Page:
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© 2012 Mary Hyatt

Comments

John Hansen from Gondwana Land on January 25, 2016:

This is a great hub about bromeliads. There are so many different varieties and I have about four of them. Great photos too and videos. Hope you are recovering well Mary.

Mary Hyatt (author) from Florida on February 15, 2015:

Hi, vocalcoach Thanks for the nice compliment on my photos. You can't go wrong planting Bromeliads. It would be nice if you have a friend who already has them growing in their yard so you don't have to buy them. I love Bromedliads because they spread and make more beautiful flowers!

Thanks so much for reading, commenting, the votes and the share. Mary

Mary Hyatt (author) from Florida on February 15, 2015:

Hi, pstraubie48 When I had to give up my home of 35 years, I didn't want to leave my Bromeliads behind, so I called all the neighbors and told them to come and help themselves. They were thrilled. I had so many beauties.

Thanks so much for reading, commenting, the votes, the share and the Pin, I appreciate that.

I hope you had a nice Valentine's Day, Mary

Audrey Hunt from Pahrump NV on February 14, 2015:

Oh, what gorgeous photos! I have just the spot for planting these beautiful Bromeliads. Will wait for April to come around then I'll get to work. I love hubs that introduce me to flowers. Voted up +++ and sharing. Thanks Mary!

Patricia Scott from North Central Florida on February 14, 2015:

Beautiful beautiful.. I have shared bromeliads too as they are a favorite of mine.

They are such a gorgeous plant...and so many colors and variety make them spectacular.

Lovely photos.

Shared and voted up Pinned

Angels are on the way to you this afternoon Happy Valentine's Day to you... ps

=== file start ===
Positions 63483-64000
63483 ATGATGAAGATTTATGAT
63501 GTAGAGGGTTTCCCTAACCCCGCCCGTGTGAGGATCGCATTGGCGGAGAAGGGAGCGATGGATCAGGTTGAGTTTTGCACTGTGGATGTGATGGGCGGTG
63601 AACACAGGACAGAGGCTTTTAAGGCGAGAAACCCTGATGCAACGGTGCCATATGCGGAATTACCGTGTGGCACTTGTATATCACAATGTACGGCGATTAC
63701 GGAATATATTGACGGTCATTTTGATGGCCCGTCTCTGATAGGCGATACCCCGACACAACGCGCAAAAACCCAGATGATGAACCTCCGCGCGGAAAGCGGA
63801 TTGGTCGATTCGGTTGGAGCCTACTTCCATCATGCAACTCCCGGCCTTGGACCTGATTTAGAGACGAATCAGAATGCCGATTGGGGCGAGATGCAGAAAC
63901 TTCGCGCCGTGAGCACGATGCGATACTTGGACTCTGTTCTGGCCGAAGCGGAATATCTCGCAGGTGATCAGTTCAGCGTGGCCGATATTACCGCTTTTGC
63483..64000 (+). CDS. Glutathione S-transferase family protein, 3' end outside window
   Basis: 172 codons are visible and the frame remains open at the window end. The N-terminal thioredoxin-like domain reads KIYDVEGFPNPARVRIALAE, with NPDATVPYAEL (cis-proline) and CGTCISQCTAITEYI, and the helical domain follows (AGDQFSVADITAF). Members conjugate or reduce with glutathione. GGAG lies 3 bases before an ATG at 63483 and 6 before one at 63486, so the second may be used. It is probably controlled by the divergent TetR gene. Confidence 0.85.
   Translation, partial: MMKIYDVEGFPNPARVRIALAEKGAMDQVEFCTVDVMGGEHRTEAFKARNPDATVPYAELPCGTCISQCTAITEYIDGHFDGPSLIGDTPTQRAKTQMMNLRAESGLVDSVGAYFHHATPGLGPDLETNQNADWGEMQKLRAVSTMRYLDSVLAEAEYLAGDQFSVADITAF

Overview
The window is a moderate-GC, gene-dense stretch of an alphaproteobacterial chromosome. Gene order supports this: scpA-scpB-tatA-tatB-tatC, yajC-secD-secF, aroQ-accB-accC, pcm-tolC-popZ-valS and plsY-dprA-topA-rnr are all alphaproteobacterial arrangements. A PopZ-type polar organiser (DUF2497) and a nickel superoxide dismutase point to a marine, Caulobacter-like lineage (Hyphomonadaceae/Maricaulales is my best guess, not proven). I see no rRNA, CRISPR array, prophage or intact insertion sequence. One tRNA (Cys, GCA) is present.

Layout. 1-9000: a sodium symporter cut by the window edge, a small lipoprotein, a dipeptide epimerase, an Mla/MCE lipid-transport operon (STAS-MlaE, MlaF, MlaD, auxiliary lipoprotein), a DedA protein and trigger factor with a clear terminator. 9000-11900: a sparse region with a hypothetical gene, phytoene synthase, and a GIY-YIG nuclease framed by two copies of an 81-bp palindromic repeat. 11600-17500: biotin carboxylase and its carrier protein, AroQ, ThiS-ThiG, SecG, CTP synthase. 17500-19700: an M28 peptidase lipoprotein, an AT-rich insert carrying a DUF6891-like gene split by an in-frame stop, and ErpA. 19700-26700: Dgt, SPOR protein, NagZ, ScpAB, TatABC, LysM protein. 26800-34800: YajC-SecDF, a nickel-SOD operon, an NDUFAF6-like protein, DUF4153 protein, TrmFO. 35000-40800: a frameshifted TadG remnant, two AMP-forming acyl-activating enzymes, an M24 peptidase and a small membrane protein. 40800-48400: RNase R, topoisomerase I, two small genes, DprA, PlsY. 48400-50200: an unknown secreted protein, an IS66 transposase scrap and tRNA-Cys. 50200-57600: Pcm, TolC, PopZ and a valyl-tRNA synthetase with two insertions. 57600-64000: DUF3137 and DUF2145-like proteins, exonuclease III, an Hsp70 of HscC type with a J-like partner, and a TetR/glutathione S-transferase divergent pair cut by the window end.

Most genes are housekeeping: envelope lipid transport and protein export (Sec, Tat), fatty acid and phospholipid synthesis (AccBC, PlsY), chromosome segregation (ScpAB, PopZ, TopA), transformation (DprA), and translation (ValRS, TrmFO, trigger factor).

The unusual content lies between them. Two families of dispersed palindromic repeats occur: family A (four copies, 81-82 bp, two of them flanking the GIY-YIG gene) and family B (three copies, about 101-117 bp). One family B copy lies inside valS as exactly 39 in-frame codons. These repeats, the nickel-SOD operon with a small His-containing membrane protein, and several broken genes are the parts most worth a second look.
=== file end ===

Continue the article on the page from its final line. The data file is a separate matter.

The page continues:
Mary Hyatt (author) from Florida on August 12, 2014:

Hi, rebeccamealey Thank you very much. Yes, the Bromeliad blooms many different colors and sizes. That's one reason I enjoy growing them so much. They are very rewarding. Thanks for reading and commenting, Mary

Rebecca Mealey from Northeastern Georgia, USA on August 12, 2014:

These are just beautiful! I didn't realize there was so many different looking bromeliads!

Mary Hyatt (author) from Florida on August 12, 2014:

Hi, Au fait Yes, these plants will multiply like crazy, and you find you have many to share with friends. They have such interesting blooms, too.

I love them because they are so easy to grow. They require little maintenance.

Thanks so much for the votes and the shares, I appreciate that, Mary

C E Clark from North Texas on August 12, 2014:

Beautiful photos and great information. I didn't know about these flowers before and they sound easy to raise. Voted this up, BUI, pinned to my 'Pink II' board, posted on FB, and will share.

Mary Hyatt (author) from Florida on April 19, 2014:

Hi, Peggy

I am so glad I moved my Bromeliads to my new apartment. Thanks so much for thinking of this Hub on the other site. Thanks for Pinning this, too.

I hope you and Hubby have a happy Easter!

My best, Mary

Peggy Woods from Houston, Texas on April 18, 2014:

Hi Mary,

Now you know why I wrote on that other site about seeing bromeliads and reminding me of you. :) Pinning this again to Awesome HubPages this time. Hope you have a wonderful Easter!

Mary Hyatt (author) from Florida on January 25, 2014:

Hi, Nell Rose Thank for the revisit and for the votes and share. I appreciate that. I have since moved from my big house, but I took my Bromeliads with me to my new apartment. They don't mind being moved around at all. My best, Mary

Nell Rose from England on January 23, 2014:

Came back for another read mary, and yes they are so beautiful, I think we need to look at this beautiful plants at this time of year, voted up and shared, nell

Mary Hyatt (author) from Florida on November 30, 2013:

Hi, prasetio30 I'm happy you like my Hub on Bromeliads. Thanks for such a nice compliment.

Thanks for the votes, too. My best, Mary

prasetio30 from malang-indonesia on November 30, 2013:

I am so happy reading this hub. Wow..you have great tips here. Very well written and I love all pictures here...Bromeliads..beautiful...Voted up :-)

Prasetio

Mary Hyatt (author) from Florida on November 29, 2013:

Hi, Peggy W Yes, the daughter loves flowers and especially the bromeliads!

Thanks so much for sharing and tweeting! Glad you like my photos, too. My best, Mary

Peggy Woods from Houston, Texas on November 29, 2013:

Am sure your daughter is happy to have some of these gorgeous bromeliads now growing at her place. Will share again and also tweet. This is such a good hub with beautiful photos!

Mary Hyatt (author) from Florida on June 16, 2013: